1. Note Heads and Stem DirectionNote_Heads_and_Stem_Direction.html
3. Applying AccidentalsApplying_Accidentals.html
2. BarringBarring.html
5. Rhythm Slashes and the Drum SetRhythm_Slashes_and_the_Drum_Set.html
6. More on Time SignaturesMore_on_Time_Signatures.html
7. Other Staff SymbolsOther_Staff_Symbols.html
8. ArticulationArticulation.html
9. DynamicsDynamics.html
4. EnharmonicsEnharmonics.html
10. OrnamentsOrnaments.html
Writing Styles

Music for Piano

Two part counterpoint




This is a score for a conductor, and shows the parts for each instrument - which is why this chart only goes up to the 6th measure. Individual sections of instruments get their own scores; for example, flute players will receive the flute score showing parts for all flutes.

Below we have a bunch of different notation styles.

We’ll start with the SCORE, and then the LEAD SHEET. A score is very formal, while a lead sheet is very basic, and used for quicker rehearsals - the music is usually much less complicated than what would be on a score.

Lead sheets include the melody and chord changes - they allow musicians to simply play a song without having to go over a bunch of technical details - everybody just looks at one copy and interprets the rest.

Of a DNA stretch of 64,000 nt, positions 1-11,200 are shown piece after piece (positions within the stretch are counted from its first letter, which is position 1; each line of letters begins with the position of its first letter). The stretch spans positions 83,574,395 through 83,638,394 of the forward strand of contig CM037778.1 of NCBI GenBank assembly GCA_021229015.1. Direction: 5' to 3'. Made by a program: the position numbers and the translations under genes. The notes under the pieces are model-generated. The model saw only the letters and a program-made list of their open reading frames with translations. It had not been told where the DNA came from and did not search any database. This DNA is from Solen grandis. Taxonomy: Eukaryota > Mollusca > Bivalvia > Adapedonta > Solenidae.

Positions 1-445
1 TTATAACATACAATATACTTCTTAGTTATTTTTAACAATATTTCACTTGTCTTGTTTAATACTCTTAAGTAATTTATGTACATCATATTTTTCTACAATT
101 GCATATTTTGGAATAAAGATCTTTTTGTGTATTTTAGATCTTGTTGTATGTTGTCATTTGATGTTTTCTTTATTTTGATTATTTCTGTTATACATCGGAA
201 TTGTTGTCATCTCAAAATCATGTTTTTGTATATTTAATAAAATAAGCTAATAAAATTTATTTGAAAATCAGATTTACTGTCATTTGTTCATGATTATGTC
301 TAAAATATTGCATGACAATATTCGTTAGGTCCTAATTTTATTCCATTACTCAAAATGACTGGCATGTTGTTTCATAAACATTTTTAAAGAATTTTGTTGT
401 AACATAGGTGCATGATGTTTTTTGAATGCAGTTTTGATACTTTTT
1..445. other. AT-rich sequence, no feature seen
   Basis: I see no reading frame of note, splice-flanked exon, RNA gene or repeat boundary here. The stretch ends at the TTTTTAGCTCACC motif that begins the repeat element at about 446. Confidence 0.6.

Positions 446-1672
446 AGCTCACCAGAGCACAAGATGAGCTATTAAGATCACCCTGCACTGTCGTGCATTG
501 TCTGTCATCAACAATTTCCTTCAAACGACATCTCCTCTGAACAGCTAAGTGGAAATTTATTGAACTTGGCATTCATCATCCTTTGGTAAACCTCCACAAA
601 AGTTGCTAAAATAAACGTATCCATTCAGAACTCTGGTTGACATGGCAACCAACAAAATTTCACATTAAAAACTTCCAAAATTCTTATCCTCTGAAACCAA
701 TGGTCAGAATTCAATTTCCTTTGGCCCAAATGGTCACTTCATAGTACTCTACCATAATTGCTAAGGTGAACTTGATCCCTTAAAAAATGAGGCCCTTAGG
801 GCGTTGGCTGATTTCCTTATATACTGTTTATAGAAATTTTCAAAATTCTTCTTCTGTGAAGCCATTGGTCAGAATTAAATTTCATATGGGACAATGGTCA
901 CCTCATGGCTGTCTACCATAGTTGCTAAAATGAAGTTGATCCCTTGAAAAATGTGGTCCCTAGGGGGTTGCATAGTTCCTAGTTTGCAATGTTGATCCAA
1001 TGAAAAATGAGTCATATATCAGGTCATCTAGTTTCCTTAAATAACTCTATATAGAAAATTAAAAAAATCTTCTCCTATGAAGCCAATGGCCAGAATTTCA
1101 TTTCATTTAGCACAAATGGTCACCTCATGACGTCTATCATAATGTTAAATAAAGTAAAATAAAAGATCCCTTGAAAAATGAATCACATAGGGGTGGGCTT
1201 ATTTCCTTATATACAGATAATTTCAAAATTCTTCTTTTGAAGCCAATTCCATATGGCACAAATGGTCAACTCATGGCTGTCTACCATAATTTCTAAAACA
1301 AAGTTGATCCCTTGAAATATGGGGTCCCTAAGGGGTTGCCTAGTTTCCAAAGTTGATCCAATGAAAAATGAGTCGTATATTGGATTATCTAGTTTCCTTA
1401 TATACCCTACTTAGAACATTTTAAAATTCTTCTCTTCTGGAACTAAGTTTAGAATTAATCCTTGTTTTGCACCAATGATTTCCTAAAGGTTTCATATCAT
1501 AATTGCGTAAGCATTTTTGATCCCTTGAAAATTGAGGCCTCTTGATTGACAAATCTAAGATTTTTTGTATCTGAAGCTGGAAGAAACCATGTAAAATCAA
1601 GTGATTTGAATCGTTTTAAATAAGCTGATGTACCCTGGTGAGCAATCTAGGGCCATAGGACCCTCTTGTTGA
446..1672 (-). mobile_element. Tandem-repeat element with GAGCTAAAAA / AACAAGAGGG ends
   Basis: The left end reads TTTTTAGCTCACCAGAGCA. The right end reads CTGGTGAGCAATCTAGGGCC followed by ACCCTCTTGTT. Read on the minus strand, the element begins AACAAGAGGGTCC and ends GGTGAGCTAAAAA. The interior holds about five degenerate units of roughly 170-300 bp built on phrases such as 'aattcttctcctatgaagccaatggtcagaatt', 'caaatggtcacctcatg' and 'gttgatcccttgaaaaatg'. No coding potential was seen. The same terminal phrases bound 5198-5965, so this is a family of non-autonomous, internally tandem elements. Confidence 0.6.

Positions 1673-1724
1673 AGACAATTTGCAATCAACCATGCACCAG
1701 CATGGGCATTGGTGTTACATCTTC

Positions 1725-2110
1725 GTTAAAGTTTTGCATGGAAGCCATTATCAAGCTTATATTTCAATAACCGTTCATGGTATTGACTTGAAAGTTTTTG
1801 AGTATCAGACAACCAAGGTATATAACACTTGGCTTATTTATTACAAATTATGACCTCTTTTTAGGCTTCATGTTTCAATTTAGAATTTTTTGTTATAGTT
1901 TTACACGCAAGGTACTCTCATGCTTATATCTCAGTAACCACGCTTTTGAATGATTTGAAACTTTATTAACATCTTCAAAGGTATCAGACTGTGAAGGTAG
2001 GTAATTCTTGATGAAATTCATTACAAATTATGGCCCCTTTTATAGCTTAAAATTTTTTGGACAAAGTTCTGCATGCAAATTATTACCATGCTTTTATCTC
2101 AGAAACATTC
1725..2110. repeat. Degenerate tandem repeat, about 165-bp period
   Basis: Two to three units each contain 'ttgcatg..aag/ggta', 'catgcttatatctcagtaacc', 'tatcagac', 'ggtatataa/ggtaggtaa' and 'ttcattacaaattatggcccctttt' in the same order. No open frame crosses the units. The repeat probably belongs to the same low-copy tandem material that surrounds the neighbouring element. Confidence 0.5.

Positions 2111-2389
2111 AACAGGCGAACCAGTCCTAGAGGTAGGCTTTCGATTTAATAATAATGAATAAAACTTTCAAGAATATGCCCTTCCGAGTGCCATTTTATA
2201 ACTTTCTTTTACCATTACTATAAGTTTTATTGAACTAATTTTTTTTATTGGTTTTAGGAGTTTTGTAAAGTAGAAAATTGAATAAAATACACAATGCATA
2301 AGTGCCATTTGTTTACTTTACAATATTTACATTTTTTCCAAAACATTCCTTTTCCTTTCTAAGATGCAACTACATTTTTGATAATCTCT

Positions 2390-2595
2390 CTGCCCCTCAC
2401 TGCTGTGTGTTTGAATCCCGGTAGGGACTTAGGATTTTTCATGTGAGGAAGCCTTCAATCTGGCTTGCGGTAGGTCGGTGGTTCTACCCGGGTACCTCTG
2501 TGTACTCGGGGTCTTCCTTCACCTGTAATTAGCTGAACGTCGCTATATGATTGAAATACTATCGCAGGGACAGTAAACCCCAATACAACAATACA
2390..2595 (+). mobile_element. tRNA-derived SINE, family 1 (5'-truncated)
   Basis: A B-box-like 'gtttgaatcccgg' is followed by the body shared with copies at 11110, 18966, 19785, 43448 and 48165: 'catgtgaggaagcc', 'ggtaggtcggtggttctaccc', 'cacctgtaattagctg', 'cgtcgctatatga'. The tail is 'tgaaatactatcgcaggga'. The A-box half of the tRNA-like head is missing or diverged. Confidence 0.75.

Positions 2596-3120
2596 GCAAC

The usual practice is to go over the melody once, and then each instrument takes a turn over the form for solos.

Lead Sheet

Music written for piano is notated with a treble and bass clef (in that order), with the measure lines crossing over both staffs. Additionally, the staffs are notated with a bracket attaching each set.

Each section gets notated together with measure lines crossing over their staffs - woodwind, brass, and string sections.


(this is a Schumann piece)





SATB is a style which is centered on using 4 voices, and treating them as independent lines - as much as you can - and still keeping harmony in consideration. Soprano and Alto are notated on the treble clef, Tenor and Bass on the Bass clef. Stems go in opposite directions of each other (no matter where the voices go on the staff, ignoring the middle staff line rule).

Counterpoint is the practice of using just two voices - the soprano and bass. Bach wrote many pieces in these styles (SATB and SB).

Pieces written for solo guitar are notated in a way similar to piano notation. We separate notes into either bass or soprano, and have the stems going in opposite directions of each other.

These roman numerals are suggestions on what fret your index finger should be at. (known as POSITION)
these tiny numbers are suggestions on what fingers to use; 0 = open string, 1 = index, 2 = middle finger, 3 = ring and 4 = pinky
circled numbers are suggested strings. 1E - 2B - 3G - 4D - 5A - 6E

If you’re a guitarist, remember to always play everything on a lead sheet an octave up. The piece above is written FOR guitar, lead sheets are not. If you play the part in the wrong range, you could end up sounding muddy.